| Buying

Blind bidding has been under scrutiny for years. It’s one of those things that makes our sellers sing, and our buyers cry. Many argue it’s the culprit behind rising Toronto area real estate prices, while others feel it’s a sellers’ right to make the most from their sale. With the Ontario government’s change to the current blind bidding process, sellers might worry buyers will finally find themselves in the drivers’ seat. Here we look at what the change to blind bidding really means to Toronto homeowners and if it threatens your prospects for wealth building.

What is Blind Bidding?

Blind bidding is the process used for multiple offers. The current law allows a seller to accept multiple offers from buyers without disclosing what each bidder is offering. The process makes it difficult for buyers to know where to come in with their offers, which pushes offer prices up. This is why some believe blind bidding is a major factor in the inflated housing prices we are experiencing in Toronto. However, blind bidding was designed to actually control overpricing. When competing bidders know how much everyone is offering, they will top the highest bidder to come out ahead. Either way, bidding wars always see prices coming in over asking when inventory is tight.   

2022 Ontario Government Changes to Blind Bidding

The Ontario government is not making a major change. They’re simply giving Toronto property sellers the option to disclose information of competing offers. So really the change doesn’t impact buyers or sellers. The government’s goal is to allow sellers to take offers on their own terms, allowing them to opt in to disclose other offers or stick with the blind bidding scenario.

Federal vs Provincial

The Ontario government’s move is likely to cause confusion for home buyers who might think the federal government’s plans to completely ban blind bidding is still on the table. However, the federal government does not have the right to ban the practice in Ontario, as real estate laws are governed by the province. So, the change is here to stay, at least for now.

Trust in Real Estate Services Act

The blind bidding change is part of a new Ontario code of ethics for real estate agents. The Trust in Real Estate Services Act is designed to provide consumer protections and provisions to improve consumer choice. It also protects consumers against bad real estate agents out there who don’t act in the best interest of their clients. (You can read more about how to spot the bad eggs here.) According to the Ontario Real Estate Association (OREA) the change to blind bidding in the act helps “strike the right balance” for home sellers. They now have choices.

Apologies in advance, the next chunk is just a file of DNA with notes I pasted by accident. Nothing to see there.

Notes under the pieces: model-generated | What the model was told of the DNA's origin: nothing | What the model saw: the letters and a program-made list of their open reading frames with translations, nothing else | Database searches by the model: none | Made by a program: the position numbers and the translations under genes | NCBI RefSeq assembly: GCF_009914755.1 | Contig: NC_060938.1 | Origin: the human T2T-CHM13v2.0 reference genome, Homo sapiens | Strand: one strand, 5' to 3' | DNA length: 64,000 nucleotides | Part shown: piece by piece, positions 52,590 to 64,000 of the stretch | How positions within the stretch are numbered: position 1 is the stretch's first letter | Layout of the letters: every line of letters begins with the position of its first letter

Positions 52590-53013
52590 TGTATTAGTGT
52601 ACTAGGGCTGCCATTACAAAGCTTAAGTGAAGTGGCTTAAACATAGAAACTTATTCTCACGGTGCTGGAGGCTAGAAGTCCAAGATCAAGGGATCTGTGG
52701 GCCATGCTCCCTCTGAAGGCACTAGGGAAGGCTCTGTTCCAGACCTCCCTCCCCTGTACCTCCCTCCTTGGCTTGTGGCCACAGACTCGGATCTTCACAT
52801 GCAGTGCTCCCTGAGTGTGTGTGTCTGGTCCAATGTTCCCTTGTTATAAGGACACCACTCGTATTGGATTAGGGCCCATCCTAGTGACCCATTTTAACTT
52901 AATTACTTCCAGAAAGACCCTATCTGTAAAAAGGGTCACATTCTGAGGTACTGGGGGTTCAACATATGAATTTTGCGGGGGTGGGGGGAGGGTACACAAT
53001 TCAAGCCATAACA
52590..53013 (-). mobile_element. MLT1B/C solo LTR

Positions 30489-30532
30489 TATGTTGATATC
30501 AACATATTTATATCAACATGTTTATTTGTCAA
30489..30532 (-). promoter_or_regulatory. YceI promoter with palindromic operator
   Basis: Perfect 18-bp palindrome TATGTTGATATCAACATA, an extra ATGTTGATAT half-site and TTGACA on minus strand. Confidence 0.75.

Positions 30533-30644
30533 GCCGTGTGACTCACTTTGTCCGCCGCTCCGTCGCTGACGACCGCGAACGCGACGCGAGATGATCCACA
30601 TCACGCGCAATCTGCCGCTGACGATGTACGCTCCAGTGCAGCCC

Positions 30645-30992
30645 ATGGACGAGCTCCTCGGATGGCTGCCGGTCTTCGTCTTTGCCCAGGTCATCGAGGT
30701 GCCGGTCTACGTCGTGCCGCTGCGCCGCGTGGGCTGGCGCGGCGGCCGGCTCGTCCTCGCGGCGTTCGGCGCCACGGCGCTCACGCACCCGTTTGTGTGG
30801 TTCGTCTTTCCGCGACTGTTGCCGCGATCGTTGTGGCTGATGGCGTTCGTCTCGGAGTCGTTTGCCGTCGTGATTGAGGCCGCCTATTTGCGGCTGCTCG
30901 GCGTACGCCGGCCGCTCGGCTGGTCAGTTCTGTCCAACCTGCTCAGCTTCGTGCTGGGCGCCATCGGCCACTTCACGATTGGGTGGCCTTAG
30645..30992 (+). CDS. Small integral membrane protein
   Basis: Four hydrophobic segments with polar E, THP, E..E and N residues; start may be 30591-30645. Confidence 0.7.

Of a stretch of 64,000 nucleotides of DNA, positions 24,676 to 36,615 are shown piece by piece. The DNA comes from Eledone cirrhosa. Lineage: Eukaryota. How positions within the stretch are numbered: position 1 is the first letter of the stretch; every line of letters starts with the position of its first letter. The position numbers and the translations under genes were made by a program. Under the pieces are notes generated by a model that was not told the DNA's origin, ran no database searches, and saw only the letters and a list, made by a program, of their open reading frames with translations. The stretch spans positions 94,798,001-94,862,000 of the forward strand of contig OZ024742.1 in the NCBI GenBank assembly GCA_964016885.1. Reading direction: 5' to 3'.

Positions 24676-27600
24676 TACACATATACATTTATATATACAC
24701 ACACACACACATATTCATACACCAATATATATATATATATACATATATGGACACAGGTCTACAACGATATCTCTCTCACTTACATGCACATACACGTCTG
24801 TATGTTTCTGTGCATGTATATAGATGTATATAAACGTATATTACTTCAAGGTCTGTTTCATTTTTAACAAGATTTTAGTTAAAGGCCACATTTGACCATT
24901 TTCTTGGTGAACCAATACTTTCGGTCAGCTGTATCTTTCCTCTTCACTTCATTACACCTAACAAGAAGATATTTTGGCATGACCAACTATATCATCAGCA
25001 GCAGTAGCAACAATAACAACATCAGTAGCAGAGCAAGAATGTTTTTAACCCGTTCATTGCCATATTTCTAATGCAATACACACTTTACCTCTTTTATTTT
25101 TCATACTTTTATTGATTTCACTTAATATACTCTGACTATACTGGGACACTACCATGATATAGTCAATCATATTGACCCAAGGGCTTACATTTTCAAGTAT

Toronto Homeowners Wealth Building

Sellers having an option to disclose bids still leaves them holding all the cards in the blind bidding process. So, the good news for our property-owning friends is that the change will have zero impact on your ability to build wealth. You can also discuss the whole opting in option with your real estate agent to see whether it can help you get the best price for your home.

Buyers Left Out

Meanwhile buyers are no worse off than they were before. While OREA says most of their members oppose a blind-bidding ban, The Toronto Regional Real Estate Board (TRREB) believes there has to be a balance between buyers’ and sellers’ rights. In short, buyers will continue to depend on the advice of a good Toronto realtor to guide them through a blind bidding scenario. The trick to blind bidding is to ensure you don’t pay far too much for a home and miss out on the opportunity to effectively build equity.

If you’re looking for a team of Toronto realtors to help build equity fast, the Christine Cowern Team’s got you covered. Give us a call at 416.291.7372 or email us at hello@christinecowern.com. We’d love to work with you!

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